Case Management

Add this best practice to improve your results with patients

Case Management Insider, November 17, 2015

If you spend more time looking at charts than patients, you might be missing important opportunities to improve care and prevent readmissions.

Face time with patients is critical, says Karen Zander, RN, MS, CMAC, FAAN, principal and co-owner of The Center for Case Management in Wellesley, Mass. To truly get a grip on a patient’s condition and needs, the case manager needs to sit with the patient, not just look at a computer screen, says Zander. “Charts are imperfect. The medical record, no matter how good, is not a perfect document. It could never tell you, for example, that the patient smells strange or has bad breath,” she says.

Knowing those things can help you better determine how the patient will fare after discharge and what support services he or she might need.

To better help you identify potential risks the patient may face after discharge, it’s also a good idea to use a readmission risk assessment when the patient is admitted. This can help you identify potential problems early in the hospital stay so you have sufficient time to prepare for and manage them.

There are a number of risk identification systems out there, and Zander says there really isn’t an official consensus on which is best. “We’re still in a national learning curve about what constitutes a risk for readmission,” she says.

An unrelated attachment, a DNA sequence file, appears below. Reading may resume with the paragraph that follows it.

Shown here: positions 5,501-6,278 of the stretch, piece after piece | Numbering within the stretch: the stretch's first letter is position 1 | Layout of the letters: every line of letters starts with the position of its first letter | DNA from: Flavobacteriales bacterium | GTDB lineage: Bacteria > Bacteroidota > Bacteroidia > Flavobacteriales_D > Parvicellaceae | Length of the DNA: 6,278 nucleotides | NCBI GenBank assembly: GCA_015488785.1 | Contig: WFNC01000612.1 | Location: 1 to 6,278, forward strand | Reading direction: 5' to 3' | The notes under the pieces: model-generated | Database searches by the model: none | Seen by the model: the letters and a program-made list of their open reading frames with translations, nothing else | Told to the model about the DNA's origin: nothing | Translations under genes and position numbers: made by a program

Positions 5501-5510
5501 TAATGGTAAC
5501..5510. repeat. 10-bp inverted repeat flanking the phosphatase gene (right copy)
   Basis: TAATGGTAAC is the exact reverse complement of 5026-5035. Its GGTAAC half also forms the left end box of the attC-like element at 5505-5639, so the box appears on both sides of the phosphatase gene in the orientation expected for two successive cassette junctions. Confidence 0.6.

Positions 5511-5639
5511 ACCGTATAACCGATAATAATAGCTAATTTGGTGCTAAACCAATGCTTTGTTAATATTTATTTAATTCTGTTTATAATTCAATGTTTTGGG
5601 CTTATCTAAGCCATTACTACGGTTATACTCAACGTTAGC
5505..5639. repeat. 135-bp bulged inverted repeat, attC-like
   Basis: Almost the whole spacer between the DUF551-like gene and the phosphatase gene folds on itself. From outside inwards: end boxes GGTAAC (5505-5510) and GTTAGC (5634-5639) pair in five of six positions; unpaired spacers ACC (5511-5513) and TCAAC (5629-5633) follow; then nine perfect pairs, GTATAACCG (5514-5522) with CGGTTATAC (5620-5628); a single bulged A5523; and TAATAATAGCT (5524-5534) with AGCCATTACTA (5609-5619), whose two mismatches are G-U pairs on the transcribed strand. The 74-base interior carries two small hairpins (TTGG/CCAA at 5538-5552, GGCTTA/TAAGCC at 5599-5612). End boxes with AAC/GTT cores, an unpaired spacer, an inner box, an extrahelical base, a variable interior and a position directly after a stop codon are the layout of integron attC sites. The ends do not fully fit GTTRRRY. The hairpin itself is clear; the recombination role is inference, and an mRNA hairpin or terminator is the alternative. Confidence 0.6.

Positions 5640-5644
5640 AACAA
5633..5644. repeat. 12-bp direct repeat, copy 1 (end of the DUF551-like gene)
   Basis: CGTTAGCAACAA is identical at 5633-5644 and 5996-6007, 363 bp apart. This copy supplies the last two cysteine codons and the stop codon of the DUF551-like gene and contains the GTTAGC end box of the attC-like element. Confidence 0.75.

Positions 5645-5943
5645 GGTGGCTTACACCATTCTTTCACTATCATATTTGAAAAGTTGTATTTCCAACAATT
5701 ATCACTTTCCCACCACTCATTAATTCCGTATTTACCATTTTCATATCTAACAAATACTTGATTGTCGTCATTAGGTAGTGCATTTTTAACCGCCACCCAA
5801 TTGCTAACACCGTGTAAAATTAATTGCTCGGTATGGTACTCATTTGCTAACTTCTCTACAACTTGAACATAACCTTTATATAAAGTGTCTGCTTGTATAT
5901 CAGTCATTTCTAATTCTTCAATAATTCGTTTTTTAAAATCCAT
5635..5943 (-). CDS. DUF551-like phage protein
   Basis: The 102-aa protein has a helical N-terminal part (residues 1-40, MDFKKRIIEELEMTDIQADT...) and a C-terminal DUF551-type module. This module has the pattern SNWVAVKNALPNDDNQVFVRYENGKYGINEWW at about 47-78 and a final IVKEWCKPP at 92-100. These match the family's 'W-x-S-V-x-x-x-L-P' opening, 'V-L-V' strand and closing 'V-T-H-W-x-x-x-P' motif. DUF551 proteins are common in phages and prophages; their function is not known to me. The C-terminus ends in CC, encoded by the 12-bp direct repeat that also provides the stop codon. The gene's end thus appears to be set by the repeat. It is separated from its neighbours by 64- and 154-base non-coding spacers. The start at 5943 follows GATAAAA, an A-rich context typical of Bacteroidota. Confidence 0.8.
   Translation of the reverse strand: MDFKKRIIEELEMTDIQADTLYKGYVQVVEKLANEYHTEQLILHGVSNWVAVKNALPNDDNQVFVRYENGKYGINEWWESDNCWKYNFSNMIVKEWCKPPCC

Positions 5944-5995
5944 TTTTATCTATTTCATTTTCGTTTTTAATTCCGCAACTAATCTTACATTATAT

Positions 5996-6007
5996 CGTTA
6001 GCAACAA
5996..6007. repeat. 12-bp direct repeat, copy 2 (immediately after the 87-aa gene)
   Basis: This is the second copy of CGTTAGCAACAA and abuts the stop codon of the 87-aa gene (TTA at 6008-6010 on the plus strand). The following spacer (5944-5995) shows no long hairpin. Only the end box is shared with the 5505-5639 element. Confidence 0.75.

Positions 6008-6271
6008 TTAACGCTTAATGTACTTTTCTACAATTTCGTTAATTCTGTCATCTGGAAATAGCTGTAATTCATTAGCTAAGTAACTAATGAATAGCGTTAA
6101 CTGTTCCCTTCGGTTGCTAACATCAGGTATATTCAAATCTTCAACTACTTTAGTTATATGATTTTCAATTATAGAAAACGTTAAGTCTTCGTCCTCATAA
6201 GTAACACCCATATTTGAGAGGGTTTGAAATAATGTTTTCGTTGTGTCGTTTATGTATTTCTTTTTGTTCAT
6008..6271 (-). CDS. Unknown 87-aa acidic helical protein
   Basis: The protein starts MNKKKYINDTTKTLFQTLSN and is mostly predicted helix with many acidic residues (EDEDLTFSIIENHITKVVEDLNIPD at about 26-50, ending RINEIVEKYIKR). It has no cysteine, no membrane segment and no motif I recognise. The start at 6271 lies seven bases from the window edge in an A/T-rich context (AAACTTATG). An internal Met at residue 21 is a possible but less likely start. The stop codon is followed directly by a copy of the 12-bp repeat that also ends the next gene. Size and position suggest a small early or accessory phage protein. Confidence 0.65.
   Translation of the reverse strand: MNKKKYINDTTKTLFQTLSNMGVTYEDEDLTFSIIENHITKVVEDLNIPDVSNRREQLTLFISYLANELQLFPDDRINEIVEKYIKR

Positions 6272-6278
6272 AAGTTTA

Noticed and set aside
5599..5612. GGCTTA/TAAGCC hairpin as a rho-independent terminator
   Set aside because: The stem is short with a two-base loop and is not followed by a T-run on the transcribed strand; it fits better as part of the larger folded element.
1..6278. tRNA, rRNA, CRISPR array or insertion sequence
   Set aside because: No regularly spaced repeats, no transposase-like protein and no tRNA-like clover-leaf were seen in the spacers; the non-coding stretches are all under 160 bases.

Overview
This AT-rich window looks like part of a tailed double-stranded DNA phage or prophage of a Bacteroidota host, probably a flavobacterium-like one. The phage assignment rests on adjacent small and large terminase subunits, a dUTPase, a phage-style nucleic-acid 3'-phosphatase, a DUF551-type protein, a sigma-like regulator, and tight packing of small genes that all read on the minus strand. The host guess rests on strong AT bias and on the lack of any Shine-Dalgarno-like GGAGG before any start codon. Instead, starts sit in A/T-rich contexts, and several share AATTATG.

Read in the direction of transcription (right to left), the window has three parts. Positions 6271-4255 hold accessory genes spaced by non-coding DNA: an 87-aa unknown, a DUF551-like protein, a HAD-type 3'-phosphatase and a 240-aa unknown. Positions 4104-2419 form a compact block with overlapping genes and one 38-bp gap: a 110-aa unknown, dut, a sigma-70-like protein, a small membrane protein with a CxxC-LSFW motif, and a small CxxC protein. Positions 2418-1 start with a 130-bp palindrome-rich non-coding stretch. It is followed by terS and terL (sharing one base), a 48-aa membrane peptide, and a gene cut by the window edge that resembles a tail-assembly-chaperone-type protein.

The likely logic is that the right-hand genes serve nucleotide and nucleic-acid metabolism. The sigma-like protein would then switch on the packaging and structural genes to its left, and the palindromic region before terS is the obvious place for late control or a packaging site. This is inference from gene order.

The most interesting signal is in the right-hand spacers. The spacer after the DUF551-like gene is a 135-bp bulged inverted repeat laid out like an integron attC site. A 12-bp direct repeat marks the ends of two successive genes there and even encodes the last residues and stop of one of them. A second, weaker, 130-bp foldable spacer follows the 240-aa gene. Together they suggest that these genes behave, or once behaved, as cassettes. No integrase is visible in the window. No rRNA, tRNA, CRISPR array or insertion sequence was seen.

Many organizations have successfully used a tool created by Project Boost to identify risk. This system assigns patients a risk score based on eight Ps, says Zander, which include:

  1. Principal diagnosis—risk is higher, for example, if the patient has a diagnoses such as cancer, pneumonia, heart attack, chronic heart failure, chronic obstructive pulmonary disease, or diabetes
  2. Prior recent hospitalization
  3. Poor health literacy
  4. Psychological issues
  5. Lack of patient support
  6. Polypharmacy, risk is higher if the patient takes more than eight medications
  7. Problematic meds—risk is higher if they take a medication with a high-complication rate, such as insulin or Coumadin
  8. Need for palliative care—risk is higher if they need palliative care and aren’t getting it

A high-risk patient scores four or more Ps.

Meeting with patients directly and using assessment tools can help you get ahead of potential issues and prevent the patient from winding up back in the hospital after readmission.

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